Today, as the Kindle Format 8 specifications were made public, the #eprdctn Twitter group filled up with complaints about what the new Kindle Gen and Kindle Previewer 3 were doing to people's ebooks. It sounded worrisome.
So, I took my “From InDesign CS 5.5 to EPUB and Kindle” book, which I had previously converted to mobi with the old Kindle Previewer 2, and converted it with Kindle Previewer 3 [Note that the new Kindle Previewer 3 contains the new Kindle Gen 2, with a GUI interface. Though it's ostensibly just for viewing mobi files, it also converts them without having to resort to the command line.] And then I unpacked them with my new toy, mobi_unpack, and compared the files inside.
Inside there are old mobi files and new KF8 mobi files (and the original EPUB!).
I started with the old mobi files. What I didn't realize is that Amazon has been generated non-standard hideous code for their ebooks for years. It's like MySpace in here. Look:
Here's my original code:
<p class="caption">The Articles panel starts out empty. You have to add articles to it manually either by dragging frames to it or by clicking the plus sign.</p>
And here's how KP 2 converted it to old mobi:
<p height="0em" width="0" align="center"><font size="-1" face="sans-serif" color="#000000"><i>The Articles panel starts out empty. You have to add articles to it manually either by dragging frames to it or by clicking the plus sign.</i></font></p>
And here's how KP3 converts it to old mobi:
<p height="0em" width="0" align="center"><blockquote width="0"><font size="-1" face="sans-serif" color="#000000"><i>The Articles panel starts out empty. You have to add articles to it manually either by dragging frames to it or by clicking the plus sign.</i></font></blockquote></p>
All I can say is ew. <font>? Really? What is this, 1997? Not only is this garbage in your HTML, when it should clearly be in the CSS, but it's old, and deprecated. Even when I set the Doctype to HTML4 Transitional, about as loose as you can get, the document created with the brand new Kindle Previewer 3, released today, had 3482 errors and 239 warnings. It does not validate. It's garbage.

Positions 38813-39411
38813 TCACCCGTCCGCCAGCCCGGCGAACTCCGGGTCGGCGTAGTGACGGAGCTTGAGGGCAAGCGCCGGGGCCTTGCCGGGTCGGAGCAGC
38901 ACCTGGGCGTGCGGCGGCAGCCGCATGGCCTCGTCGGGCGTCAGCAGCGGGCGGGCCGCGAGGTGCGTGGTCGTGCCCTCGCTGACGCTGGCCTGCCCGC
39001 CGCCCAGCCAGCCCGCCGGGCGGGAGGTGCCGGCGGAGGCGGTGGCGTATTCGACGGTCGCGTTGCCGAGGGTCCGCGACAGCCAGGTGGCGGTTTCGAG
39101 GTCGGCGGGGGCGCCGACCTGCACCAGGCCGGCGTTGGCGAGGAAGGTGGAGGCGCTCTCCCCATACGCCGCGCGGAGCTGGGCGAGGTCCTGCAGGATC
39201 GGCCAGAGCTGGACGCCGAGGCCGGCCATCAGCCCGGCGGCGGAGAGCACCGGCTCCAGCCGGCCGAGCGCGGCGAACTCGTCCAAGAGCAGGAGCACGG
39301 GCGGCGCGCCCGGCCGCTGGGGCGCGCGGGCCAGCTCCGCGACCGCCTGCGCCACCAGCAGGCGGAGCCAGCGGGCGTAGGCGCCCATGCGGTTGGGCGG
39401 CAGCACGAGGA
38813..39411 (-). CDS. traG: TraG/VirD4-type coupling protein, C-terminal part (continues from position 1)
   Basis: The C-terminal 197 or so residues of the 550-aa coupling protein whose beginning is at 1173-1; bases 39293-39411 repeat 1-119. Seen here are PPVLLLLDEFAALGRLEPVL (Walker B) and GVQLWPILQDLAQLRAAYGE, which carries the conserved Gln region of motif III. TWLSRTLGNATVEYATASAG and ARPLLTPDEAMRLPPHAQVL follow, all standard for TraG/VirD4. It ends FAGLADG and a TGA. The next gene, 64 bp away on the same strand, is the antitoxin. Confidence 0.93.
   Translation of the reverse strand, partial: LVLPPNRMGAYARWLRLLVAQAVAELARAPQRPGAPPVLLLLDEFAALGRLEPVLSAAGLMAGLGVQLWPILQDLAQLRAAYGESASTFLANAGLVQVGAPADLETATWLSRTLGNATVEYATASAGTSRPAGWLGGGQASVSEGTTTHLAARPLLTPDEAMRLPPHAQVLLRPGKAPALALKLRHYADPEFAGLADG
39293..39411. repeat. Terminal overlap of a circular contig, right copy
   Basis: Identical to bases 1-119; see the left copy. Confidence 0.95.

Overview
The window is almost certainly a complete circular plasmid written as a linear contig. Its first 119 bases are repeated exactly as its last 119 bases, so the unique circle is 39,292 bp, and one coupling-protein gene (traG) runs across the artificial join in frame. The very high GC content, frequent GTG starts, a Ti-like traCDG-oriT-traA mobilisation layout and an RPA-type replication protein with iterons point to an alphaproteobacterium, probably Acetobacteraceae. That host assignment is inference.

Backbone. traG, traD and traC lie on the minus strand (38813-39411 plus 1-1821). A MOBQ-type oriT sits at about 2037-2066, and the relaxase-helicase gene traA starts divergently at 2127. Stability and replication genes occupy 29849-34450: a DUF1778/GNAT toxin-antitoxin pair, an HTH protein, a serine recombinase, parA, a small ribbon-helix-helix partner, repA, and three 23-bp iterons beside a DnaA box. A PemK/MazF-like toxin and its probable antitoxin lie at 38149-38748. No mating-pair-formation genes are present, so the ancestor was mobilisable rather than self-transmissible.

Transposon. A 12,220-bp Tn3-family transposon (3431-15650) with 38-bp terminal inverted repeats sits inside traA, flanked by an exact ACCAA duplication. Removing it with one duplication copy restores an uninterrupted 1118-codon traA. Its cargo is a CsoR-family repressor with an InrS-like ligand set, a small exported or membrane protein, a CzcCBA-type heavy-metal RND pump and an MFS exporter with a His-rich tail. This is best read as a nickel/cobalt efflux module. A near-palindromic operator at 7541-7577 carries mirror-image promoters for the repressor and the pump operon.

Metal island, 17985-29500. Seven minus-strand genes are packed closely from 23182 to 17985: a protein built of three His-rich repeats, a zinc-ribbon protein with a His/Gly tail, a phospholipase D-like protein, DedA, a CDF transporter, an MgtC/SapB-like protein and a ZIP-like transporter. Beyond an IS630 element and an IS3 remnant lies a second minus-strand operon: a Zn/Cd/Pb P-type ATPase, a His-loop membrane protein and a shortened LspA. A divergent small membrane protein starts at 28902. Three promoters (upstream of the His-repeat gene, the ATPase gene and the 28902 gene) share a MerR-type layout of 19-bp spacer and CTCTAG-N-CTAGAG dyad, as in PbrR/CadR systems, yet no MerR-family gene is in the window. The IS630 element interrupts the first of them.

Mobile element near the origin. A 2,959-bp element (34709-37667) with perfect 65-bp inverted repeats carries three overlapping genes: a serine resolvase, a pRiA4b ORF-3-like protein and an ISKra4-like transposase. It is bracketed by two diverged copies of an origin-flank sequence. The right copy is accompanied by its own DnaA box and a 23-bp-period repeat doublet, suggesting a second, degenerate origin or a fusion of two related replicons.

The only differences I found in files converted with the old Kindle Previewer and the new was that they no longer add
!importantas an extra value for the
alignattribute (makes me shudder just to think of it, and I can't imagine it ever did anything in the first place), and the addition of
blockquotetags, who knows why (as in the above example).
That was the old mobi content.
You can also find KF8 content in the Kindle Previewer 3 converted mobi file.
First I compared the CSS. It's very similar.
The only difference I found was that in the KF8, the
max-widthproperty was eliminated. I imagine as I investigate more, I'll find other things that KF8 won't accept. I'll let you know.
Now on to compare the HTML.
I see that KP3 changes
<a id="Anchor-123" />to
<a id="Anchor-123"></a>. Not monumental. Not even significant.
And there were a bunch of spacing things, but really, if people are noticing differences upon viewing documents, I don't think it's because of the conversion.
The KF8 inside the mobi is practically identical to my original EPUB file.
But then, I opened up the new KF8 mobi file in my Kindle Fire. I found one small difference with the indenting.
The things is, I'm not sure that's KF8's fault. I think it's probably the fault of mobi, which had some weird indenting behavior that I distinctly remember fiddling with a lot to get the original effect (right). And it looks like it breaks in KF8, which, as I noted above, is much more standard and looks just like my original EPUB.
So, I just need to fix the indenting.
All in all, I didn't see a lot of difference in the way this file was displayed, between the old mobi and the new KF8 mobi. Indeed, I think the move away from that disgusting code is a major improvement.
And the KF8 file looked exactly the same on my old Kindle 3 also. No change that I could discern. (In other words when you serve a KF8 file to an old Kindle, it keeps looking at the same old clunky mobi code that it always has, and the book doesn't break—anymore than it did before.)
I still want to go through each property, bit by bit, to see what's supported and how, but so far, I'm hopeful.
Now, why they just don't call it EPUB, since that's what it is?